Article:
Cyanuric Acid


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cyanuric acid

[¦sī·ə¦nu̇r·ik ′as·əd]
(organic chemistry)
HOC(NCOH)2N·2H2O Colorless, monoclinic crystals, slightly soluble in water; formed by polymerization of cyanic acid. Also known as pyrolithic acid.

Cyanuric Acid

 

(formula I), a cyclic trimer of cyanic acid; a colorless crystalline compound, which is soluble in hot water and alcohol.

Upon heating to 150°C, cyanuric acid depolymerizes without melting. Upon the action of alkalies, it forms monobasic, dibasic, and tribasic salts. In some of its reactions, for example, with diazomethane, it reacts in its tautomeric form—isocyanuric acid (II). Cyanuric acid may be produced by heating urea, as well as by other methods. The triamine derivatives of cyanuric acid— melamines—are of industrial importance, mainly in the production of melamine-formaldehyde resins. The acid-chloride derivative of cyanuric acid—cyanuric chloride—is also of industrial importance.

References in periodicals archive ?
We found that a possible contamination event, substantial hotel pool use, and the use of cyanuric acid might have contributed to this outbreak and its magnitude.
Specificity - Establish by analyzing sample blanks and sample materials known to be free of both melamine and cyanuric acid (if available).
Pressure is mounting against azos in food packaging applications, he asserts, because the cyanuric acid can yield a toxic decomposition product, hydrogen cyanide.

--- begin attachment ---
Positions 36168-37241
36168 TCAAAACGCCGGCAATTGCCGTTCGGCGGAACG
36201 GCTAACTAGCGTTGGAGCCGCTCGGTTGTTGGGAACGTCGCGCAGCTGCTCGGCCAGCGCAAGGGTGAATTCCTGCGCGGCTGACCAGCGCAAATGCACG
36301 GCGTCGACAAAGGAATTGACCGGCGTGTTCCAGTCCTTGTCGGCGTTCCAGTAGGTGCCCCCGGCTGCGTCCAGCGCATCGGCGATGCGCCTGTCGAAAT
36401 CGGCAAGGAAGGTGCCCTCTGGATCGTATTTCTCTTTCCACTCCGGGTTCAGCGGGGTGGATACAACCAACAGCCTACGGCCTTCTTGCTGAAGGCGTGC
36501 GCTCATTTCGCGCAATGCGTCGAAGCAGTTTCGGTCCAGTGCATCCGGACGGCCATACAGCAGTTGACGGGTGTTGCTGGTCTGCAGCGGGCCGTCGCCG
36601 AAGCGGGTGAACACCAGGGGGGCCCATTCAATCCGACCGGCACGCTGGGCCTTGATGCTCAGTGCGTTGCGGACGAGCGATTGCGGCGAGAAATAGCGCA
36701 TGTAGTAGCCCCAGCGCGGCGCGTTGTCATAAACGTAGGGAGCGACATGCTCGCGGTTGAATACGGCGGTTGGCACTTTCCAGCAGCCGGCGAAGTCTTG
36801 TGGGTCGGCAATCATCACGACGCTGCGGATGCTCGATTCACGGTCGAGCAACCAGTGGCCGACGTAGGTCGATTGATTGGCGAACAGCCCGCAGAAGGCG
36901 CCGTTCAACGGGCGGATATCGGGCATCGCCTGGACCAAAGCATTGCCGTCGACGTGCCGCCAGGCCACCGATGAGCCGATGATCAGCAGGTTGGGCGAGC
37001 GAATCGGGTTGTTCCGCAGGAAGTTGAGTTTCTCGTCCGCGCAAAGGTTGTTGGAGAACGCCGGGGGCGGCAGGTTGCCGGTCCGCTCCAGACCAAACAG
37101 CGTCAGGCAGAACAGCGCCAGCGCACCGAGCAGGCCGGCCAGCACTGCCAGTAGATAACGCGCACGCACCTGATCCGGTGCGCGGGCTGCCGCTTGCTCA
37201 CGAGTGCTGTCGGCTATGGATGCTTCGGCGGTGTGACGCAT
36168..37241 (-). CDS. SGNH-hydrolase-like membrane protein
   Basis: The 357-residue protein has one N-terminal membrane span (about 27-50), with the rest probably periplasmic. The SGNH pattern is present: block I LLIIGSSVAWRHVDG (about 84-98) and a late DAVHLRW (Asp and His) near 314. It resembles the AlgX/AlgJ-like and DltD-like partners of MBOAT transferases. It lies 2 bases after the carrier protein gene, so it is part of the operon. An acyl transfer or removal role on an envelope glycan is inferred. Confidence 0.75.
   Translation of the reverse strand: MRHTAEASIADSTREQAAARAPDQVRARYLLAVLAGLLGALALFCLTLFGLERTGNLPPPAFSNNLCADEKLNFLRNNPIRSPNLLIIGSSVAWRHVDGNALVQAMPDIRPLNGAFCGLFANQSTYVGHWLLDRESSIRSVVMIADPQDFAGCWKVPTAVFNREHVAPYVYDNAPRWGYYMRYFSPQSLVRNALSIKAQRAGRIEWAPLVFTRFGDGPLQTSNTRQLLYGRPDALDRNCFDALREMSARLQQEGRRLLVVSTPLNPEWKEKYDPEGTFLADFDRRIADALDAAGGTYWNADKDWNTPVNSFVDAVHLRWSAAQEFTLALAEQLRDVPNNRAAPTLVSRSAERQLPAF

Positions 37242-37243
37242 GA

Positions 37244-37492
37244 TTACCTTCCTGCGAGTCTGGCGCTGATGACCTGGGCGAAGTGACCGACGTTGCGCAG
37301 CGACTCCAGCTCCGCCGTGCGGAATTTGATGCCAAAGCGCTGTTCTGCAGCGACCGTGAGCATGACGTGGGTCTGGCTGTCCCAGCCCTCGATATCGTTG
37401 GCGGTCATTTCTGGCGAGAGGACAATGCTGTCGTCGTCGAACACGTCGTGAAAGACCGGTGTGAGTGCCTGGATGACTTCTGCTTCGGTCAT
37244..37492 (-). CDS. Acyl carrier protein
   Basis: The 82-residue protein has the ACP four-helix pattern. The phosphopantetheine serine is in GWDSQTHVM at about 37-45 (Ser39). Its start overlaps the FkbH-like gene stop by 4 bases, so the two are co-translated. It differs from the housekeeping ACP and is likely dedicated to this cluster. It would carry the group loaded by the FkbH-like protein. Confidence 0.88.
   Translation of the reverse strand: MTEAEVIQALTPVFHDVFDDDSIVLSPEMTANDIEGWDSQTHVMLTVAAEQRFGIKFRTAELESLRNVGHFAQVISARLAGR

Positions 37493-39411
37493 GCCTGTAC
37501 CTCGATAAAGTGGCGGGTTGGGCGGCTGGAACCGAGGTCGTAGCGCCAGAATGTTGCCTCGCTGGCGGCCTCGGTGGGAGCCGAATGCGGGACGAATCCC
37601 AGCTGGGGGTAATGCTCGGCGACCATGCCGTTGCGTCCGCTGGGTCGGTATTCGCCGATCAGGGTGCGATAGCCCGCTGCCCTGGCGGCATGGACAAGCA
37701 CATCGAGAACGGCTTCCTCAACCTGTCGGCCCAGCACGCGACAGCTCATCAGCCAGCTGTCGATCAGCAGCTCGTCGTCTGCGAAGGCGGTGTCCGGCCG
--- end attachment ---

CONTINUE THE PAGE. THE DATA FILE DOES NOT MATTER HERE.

The effect of cyanuric acid on the disinfection rate of Cryptosporidium parvum in 20-ppm free chlorine.
2], among many other degradation products such as cyanuric acid [(CNOH).
Melamine concentrations ranged from 150 mg/kg to 4,700 mg/kg (median, 1,900 mg/kg), and cyanuric acid concentrations ranged from 0.
By now many have surmised why melamine (or cyanuric acid, or urea) is added to protein-based products such as powdered milk, wheat gluten and isolated soy protein.
Additionally, in transmission the meter tests for ammonia, chloride, chlorine dioxide, chromium hexavalent, cyanuric acid, iodine, iron, low-range total hardness, manganese, nitrate, nitrite, acid pH, alkali pH, potassium, sulfate, sulfide and turbidity.
The toxicity of melamine is due to the formation of insoluble crystals between melamine and cyanuric acid (a byproduct of melamine) and can cause the development of kidney stones in pets and babies.
All finished products are tested by an independent laboratory for melamine and cyanuric acid, salmonella, and other toxins before they are released for sale.
The new Food Testing Method for Melamine and Cyanuric Acid, based on liquid chromatography-mass spectrometry (LC/MS), increases accuracy and reduces the time required to identify these contaminants from 30 minutes to less than six minutes *.